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After adsorption tests, the spheres were immersed in 200 mL of distilled water, and stirred for 24 h (section 3.2.1). Afterwards the leached MB concentration was measured

2.6. Materials characterisation and analysis

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by UV spectroscopy.

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The GS microstructure observation before and after MB adsorption, and after regeneration, was performed by scanning electron microscopy (SEM) using a Hitachi S4100 system coupled with energy dispersive spectroscopy (EDS - Rontec), while the GS morphology was observed using optical analysis (Leica EZ4HD microscope).

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ImageJ was used to measure the spheres’ diameter and length, providing the GS size distribution. For this analysis, 120 spheres were evaluated and the average values presented.

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The zeta-potential of the FA-based GS was assessed with a Zetasizer Nano ZS (Malvern) at room temperature.

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The aluminosilicate precursor’s chemical composition was determined by X-ray fluorescence (Philips X´Pert PRO MPD spectrometer). X-ray diffraction (XRD) was used to obtain information about the phase composition of the specimens (i.e. the amorphous and the crystalline amounts). For this purpose, full quantitative phase analyses (FQPA) were assessed using the combined Rietveld– reference intensity ratio (RIR) methods, as proposed by Gualtieri (2000) and Gualtieri and Brignoli (2004), using α-Al2O3 (NIST 676a) as an internal standard. This procedure

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ACCEPTED MANUSCRIPT is described in detail in Novais et al. (2018a). XRD data for FQPA were recorded using a θ/2θ diffractometer (Panalytical Empyrean and X´Pert Pro3, NL), equipped with a linear PIXEL detector (PANalytical), with Cu Ka radiation(45 kV and 40 mA, 5–80 °2θ range, with a virtual step scan of 0.02 °2θ, and virtual time per step of 200 s). The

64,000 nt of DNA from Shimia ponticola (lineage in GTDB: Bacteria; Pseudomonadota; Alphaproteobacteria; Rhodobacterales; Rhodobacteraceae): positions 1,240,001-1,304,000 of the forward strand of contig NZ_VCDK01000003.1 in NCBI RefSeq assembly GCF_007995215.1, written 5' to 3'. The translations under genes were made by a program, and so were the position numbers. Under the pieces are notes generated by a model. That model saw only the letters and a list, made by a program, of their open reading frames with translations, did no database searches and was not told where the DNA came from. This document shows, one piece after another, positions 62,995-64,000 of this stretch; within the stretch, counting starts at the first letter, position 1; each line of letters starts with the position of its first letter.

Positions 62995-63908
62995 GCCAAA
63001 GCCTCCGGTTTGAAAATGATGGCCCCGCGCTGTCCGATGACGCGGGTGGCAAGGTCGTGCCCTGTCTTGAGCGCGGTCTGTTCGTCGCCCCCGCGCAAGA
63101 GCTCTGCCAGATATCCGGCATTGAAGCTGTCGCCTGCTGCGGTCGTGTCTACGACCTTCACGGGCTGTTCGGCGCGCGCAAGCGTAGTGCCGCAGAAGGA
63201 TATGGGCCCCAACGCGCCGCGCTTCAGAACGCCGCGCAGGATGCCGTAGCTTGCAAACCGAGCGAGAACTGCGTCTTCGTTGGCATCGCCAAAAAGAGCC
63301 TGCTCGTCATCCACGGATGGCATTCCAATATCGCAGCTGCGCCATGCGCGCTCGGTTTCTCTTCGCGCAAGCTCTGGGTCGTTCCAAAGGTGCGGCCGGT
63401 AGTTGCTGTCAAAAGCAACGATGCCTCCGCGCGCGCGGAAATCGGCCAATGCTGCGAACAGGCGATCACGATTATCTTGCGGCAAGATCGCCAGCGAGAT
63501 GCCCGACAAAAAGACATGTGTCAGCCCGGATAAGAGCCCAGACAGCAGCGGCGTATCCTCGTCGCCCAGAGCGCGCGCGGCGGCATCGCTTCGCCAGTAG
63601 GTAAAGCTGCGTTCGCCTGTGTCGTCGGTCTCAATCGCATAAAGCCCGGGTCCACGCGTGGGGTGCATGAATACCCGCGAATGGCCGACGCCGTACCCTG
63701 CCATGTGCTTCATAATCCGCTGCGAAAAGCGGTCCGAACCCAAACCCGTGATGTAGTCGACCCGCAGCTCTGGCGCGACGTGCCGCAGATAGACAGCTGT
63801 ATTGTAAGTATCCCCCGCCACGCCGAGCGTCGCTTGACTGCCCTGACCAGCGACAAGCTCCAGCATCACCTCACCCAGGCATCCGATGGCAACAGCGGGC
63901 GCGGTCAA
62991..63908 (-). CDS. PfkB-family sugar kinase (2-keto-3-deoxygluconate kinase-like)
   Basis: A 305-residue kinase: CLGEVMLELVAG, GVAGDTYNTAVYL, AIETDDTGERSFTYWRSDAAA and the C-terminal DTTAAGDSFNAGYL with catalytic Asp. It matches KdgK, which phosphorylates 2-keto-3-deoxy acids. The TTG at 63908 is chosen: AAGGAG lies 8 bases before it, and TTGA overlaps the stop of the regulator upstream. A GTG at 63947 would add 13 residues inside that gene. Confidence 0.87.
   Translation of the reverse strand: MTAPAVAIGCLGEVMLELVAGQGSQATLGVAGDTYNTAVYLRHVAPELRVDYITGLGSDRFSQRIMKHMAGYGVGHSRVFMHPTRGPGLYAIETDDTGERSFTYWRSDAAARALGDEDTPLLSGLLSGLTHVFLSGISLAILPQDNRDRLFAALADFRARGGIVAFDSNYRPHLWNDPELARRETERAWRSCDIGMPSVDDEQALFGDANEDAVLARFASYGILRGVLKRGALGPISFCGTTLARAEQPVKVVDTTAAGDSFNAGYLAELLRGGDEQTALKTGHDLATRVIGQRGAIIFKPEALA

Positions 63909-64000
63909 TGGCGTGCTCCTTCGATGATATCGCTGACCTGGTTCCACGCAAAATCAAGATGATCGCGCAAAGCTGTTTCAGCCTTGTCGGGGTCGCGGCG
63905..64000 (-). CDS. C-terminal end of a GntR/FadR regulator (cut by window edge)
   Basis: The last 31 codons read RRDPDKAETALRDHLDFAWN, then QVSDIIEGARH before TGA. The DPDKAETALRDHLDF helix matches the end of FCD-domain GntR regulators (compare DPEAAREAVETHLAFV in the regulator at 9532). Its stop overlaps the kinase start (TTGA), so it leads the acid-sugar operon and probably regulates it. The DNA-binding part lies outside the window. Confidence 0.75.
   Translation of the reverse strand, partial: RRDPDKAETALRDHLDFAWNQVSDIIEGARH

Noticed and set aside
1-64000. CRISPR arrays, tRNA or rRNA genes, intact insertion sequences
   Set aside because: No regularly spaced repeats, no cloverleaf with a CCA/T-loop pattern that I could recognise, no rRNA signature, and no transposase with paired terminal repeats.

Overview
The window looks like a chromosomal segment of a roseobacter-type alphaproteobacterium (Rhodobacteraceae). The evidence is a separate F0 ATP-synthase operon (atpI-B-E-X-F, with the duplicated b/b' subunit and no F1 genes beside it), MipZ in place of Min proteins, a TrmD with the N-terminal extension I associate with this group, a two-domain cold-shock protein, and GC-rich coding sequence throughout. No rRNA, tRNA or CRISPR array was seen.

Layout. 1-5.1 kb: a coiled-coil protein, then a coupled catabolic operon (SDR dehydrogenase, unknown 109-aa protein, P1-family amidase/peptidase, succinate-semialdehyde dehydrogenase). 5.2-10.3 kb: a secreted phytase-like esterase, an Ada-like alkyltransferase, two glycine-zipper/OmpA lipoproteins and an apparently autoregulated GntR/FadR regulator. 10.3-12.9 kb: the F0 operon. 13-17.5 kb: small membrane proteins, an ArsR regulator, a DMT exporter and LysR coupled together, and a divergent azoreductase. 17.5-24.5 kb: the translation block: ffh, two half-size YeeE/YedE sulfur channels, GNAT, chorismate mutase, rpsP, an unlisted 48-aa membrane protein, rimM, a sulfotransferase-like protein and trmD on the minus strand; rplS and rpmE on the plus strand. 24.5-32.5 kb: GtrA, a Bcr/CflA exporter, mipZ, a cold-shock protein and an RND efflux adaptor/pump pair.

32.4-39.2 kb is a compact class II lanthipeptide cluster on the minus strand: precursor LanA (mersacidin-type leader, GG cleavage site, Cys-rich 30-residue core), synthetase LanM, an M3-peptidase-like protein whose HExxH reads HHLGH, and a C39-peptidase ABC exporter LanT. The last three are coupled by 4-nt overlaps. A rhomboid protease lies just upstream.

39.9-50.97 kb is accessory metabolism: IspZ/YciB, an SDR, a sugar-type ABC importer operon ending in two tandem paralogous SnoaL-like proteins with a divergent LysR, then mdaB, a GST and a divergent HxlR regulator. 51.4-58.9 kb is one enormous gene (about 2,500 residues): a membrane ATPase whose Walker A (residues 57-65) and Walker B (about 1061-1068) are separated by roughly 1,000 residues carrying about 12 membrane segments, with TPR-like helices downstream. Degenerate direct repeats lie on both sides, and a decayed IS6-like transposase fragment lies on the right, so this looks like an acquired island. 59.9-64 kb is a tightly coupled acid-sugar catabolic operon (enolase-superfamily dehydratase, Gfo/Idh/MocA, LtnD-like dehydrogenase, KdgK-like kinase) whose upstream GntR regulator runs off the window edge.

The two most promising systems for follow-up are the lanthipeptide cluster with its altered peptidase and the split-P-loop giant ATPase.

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Rietveld refinements were accomplished by means of the GSAS software suite, together with its graphical interface EXPGUI (Larson and Von Dreele, 2004; Toby, 2001).

Fourier-transform infrared spectroscopy (FT–IR) measurements of the adsorbent, before

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and after MB adsorption, as well as after the regeneration tests, were carried out via a Bruker Tensor 27 spectrometer, in attenuated total reflectance (ATR) mode –

3. Results and discussion

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wavenumber range 4000–350 cm–1, 4 cm–1 in resolution, 256 scans.

3.1. Geopolymer spheres characterisation

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Fig. 1a shows a representative optical micrograph of the FA-based GS, while Fig. 1b presents their size distribution measured by image analysis. The geopolymers have an elongated spheroidal shape, with average diameter and length being 2.6±0.2 mm and

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2.9±0.3 mm, respectively. These results demonstrate that the production method described here is effective and reproducible, leading to a narrow size distribution. The

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mm size spheres can be directly used in packed beds and easily retrieved after exhaustion, this being a crucial advantage over powdered adsorbents. Fig. S1 (Supplementary Material) shows a high magnification SEM micrograph and the corresponding EDS map of the GS surface. As observed, a geopolymeric gel composed of silica and alumina was formed, which demonstrates that the alkali activation of the FA and the metakaolin has occurred. This observation is in line with other literature studies which have shown that these two aluminosilicate sources (FA and metakaolin)

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ACCEPTED MANUSCRIPT can be used as precursors in the production of geopolymers (Novais et al., 2016b; Novais et al., 2016c). Fig. 2 presents SEM micrographs of the spheres’ exterior surface and interior pore microstructure. The spheres present a smooth and homogeneous surface with several